Since this preaching will be more fruitful in proportion to the linguistic skill of the preachers, we decree that there must be faithful observance of the constitution of the council of Vienne, which ordered the provision in certain universities of teachers of the Hebrew, Arabic, Greek and Chaldean languages. So that this may be more adhered to, we wish that the rectors of these universities should add to what they swear to on taking office, that they will endeavour to observe the said constitution. It should be clearly laid down, at the councils of the provinces in which these universities are situated, that the teachers of the said languages are to be adequately recompensed.

Furthermore, renewing the sacred canons, we command both diocesan bishops and secular powers to prohibit in every way Jews and other infidels from having Christians, male or female, in their households and service, or as nurses of their children; and Christians from joining with them in festivities, marriages, banquets or baths, or in much conversation, and from taking them as doctors or agents of marriages or officially appointed mediators of other contracts. They should not be given other public offices, or admitted to any academic degrees, or allowed to have on lease lands or other ecclesiastical rents. They are to be forbidden to buy ecclesiastical books, chalices, crosses and other ornaments of churches under pain of the loss of the object, or to accept them in pledge under pain of the loss of the money that they lent. They are to be compelled, under severe penalties, to wear some garment whereby they can be clearly distinguished from Christians. In order to prevent too much intercourse, they should be made to dwell in areas, in the cities and towns, which are apart from the dwellings of Christians and as far distant as possible from churches. On Sundays and other solemn festivals they should not dare to have their shops open or to work in public.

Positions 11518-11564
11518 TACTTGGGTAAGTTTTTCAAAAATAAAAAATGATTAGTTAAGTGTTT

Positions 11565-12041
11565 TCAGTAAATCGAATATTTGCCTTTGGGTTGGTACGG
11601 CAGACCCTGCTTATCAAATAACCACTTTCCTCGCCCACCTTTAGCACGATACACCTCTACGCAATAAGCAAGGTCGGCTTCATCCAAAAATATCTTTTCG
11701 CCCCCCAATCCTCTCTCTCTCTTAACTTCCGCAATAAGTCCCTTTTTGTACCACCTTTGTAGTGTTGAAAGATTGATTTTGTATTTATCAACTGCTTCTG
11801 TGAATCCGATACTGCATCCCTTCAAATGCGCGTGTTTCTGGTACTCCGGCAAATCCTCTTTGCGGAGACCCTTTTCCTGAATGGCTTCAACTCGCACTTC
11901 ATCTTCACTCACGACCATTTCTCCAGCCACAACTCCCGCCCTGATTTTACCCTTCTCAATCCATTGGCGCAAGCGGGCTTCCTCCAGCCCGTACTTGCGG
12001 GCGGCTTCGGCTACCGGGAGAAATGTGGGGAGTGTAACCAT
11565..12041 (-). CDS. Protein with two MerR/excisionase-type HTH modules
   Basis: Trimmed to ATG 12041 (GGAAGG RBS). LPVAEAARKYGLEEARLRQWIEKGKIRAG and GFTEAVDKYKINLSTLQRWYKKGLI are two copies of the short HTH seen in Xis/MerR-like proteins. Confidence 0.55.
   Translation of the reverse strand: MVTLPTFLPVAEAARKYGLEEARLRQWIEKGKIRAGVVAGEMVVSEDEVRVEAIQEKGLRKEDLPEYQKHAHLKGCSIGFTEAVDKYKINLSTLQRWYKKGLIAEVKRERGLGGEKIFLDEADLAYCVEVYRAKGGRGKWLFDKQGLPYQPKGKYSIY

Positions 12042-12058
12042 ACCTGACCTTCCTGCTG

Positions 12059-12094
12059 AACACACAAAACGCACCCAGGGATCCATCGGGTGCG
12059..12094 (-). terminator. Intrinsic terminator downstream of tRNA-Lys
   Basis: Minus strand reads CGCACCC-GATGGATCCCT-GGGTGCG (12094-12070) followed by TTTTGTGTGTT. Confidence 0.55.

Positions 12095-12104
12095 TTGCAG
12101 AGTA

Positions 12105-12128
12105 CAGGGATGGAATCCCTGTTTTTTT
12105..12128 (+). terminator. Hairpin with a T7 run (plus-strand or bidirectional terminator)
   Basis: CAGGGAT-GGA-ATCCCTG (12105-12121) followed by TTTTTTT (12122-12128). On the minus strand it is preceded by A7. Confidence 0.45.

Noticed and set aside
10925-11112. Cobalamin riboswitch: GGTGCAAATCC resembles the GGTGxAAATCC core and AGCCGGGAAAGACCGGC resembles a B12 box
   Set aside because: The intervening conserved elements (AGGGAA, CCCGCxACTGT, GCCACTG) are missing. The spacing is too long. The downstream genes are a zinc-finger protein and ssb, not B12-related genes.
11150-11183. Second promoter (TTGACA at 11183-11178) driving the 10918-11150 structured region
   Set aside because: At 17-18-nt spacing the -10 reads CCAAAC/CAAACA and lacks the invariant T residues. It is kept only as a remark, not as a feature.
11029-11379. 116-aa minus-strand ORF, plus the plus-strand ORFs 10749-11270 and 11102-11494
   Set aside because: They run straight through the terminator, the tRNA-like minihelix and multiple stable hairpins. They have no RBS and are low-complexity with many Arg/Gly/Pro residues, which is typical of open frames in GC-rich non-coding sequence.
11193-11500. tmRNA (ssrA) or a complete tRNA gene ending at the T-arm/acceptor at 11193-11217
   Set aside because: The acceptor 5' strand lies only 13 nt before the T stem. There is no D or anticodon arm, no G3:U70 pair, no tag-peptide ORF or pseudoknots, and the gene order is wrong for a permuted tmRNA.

Concerning the world being reconciled in some sense, see 2 Cor. 5:19.  I've seen this reconciliation which came with the redemption calld "provisional."
A couple quick notes (as it is all I have time for at the moment; well, maybe I'll post my own contradictions later...).

The JPII stuff about Islam is not that much different than St. Gregory VII's diplatic actions with Muslims, affirming commonalities and mutual charity, etc. A distinction must be made between the Abarahmic covenant and the Mosaic.  The Mosaic is transitory and was done away with, the Abrahamic, the covenant of faith, is what remains.  God's covenant remains with the Jews in the sense that He is always waiting for their faithful response, and after a sufficient number of Gentiles have come in, they will to.  Read St. Thomas' commentary on Romans.

The thing in Redemporis Hominis about the Spirit of truth, does not make much sense to me either, especially since the whole point of that paragraph and the preceding ones is that indifferentism towards revealed truth is bad.  There is the traditional idea that the Spirit uses little bits of faith and charity as seeds for more.  He first draws one to acknowledge the existence of the Creator, and then to pray, and then to give alms, and then to an even greater faith, etc. (cf. St. Robert Bellarmine's works on those in good faith outside the Church) so those aspects would no doubt come from the Spirit, but I don't think one can say a firm belief in something contrary to revealed truth can come from the Spirit of truth, unless indirectly after the impulse to cling tenaciously to truth is corrupted or turned to something else.
(08-14-2012, 12:49 PM)SaintSebastian Wrote: Concerning the world being reconciled in some sense, see 2 Cor. 5:19.  I've seen this reconciliation which came with the redemption calld "provisional."

Fisheaters has gone weird, I accidentally modified your post instead of writing a new one and can't fix it!  :blush: